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Honeybees Electrify their Environment

Updated: Apr 10

Honeybees Electrify their Environment
Honeybees Electrify their Environment

A new study by researchers at the University of Bristol from the U.K. has revealed that swarming honeybees generate electrical charges that can be big enough to match meteorological events like thunderstorms! Focusing on how different organisms utilize static electrical fields in the surrounding environment, the study consisted of electric monitors throughout the university’s field station recording currents generated by honeybee swarms passing over them for roughly 3 minutes each, capturing charges up to 1000 volts per meter.

The researchers noticed in particular that the density of the swarm was directly proportional to the size of the electrical charge generated. Every flying insect can generate a charge in flight from friction in the air, but bees individually carry a charge “small enough to be overlooked by researchers”, so this effect from swarming came as a surprise (Khalil, 2022). This might have important implications for the long-distance transportation of air particles; as the study itself points out, abiotic sources of atmospheric electrical charge can influence certain processes like the ‘aggregation of droplets and the removal of dust and aerosols” (Hunting et al., 2022). Since honeybees have proven capable of generating atmospheric electrical charges on par with storms, that implies that bees and other insects that fly in swarms also influence droplet aggregation and dust transportation. It has been long known that the bee’s crucial role as a pollinator implies ecosystem and societal collapse if bees vanish altogether. But if the bees are disappearing or struggling, might the aggregation of water droplets and removal of potentially harmful particles be compromised too? This goes to show just how bees are involved in the ecological processes that shape our lives in even more remarkable ways then we could’ve imagined.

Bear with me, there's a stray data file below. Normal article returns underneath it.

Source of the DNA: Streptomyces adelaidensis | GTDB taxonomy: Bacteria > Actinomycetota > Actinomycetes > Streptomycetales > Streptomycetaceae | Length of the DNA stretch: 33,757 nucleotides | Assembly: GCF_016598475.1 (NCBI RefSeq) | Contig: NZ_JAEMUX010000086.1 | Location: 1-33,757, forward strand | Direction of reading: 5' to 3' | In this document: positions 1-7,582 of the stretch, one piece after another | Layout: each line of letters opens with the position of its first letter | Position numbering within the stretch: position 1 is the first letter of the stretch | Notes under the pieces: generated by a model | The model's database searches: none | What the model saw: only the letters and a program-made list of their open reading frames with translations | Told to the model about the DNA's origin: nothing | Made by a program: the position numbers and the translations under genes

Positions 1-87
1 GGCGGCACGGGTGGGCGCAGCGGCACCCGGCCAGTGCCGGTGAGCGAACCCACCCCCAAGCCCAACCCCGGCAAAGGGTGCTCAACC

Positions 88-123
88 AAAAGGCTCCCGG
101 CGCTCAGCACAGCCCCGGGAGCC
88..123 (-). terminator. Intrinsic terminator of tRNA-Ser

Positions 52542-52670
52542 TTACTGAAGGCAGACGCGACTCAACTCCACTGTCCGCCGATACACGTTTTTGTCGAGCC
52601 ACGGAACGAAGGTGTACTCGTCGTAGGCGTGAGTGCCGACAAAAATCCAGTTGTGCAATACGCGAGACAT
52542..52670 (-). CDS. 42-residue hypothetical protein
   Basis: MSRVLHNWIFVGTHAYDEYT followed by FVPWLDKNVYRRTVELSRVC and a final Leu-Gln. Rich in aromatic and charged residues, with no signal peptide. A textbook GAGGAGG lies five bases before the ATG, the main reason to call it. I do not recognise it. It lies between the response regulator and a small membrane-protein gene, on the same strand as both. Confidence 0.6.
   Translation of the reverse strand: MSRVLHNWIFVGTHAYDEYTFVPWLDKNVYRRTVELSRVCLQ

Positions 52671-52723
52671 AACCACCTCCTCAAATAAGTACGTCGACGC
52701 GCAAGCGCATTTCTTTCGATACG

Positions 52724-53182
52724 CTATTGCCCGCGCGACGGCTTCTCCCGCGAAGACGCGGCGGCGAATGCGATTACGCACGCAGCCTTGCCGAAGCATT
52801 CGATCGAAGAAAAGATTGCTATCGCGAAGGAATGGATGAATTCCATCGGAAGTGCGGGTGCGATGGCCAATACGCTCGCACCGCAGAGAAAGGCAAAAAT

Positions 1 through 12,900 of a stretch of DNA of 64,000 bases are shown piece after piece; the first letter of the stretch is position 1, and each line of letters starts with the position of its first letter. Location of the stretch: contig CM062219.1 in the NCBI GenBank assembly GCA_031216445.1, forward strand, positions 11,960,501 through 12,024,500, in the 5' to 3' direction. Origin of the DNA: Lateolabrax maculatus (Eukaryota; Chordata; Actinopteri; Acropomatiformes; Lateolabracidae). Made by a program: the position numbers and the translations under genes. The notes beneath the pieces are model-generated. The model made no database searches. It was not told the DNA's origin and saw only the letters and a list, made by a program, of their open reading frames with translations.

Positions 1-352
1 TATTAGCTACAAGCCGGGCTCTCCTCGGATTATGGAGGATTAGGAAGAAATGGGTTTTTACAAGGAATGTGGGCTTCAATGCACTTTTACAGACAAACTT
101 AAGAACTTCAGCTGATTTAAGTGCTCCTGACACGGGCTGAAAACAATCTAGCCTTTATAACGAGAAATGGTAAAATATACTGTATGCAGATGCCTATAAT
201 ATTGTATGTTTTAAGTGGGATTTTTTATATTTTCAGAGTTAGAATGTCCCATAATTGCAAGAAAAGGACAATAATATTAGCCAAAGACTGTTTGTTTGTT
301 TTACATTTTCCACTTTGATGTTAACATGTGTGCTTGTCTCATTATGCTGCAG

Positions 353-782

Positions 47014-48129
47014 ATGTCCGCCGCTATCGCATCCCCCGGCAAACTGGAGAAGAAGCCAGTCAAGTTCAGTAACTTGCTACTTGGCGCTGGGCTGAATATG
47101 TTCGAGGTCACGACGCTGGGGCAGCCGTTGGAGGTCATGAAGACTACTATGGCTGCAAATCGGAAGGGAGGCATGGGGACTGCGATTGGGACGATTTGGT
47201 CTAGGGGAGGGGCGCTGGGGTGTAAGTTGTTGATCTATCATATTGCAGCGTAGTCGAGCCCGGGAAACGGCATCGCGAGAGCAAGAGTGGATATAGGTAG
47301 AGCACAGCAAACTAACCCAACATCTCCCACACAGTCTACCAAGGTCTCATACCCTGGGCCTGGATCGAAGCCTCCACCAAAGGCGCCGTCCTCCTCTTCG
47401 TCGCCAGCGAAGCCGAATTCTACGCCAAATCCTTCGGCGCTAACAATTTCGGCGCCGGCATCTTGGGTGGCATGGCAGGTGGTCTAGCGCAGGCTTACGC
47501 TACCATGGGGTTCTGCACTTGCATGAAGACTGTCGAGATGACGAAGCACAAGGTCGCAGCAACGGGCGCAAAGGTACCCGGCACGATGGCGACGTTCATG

Swarming honeybees can produce as much electricity as a thunderstorm
Swarming honeybees can produce as much electricity as a thunderstorm

Khalil, H. (2022, Oct 26). Swarming honeybees can produce as much electricity as a thunderstorm, study shows.CNN.

Hunting, E. R., O’Reilly, L. J., Harrison, R. G., Manser, K., England, S. J., Harris, B. H., & Robert, D. (2022). Observed electric charge of insect swarms and their contribution to atmospheric electricity. IScience, 105241.

Written by Sophie Dutsch-Zdanowicz

Environmental Science Major

University of California Santa Barbara

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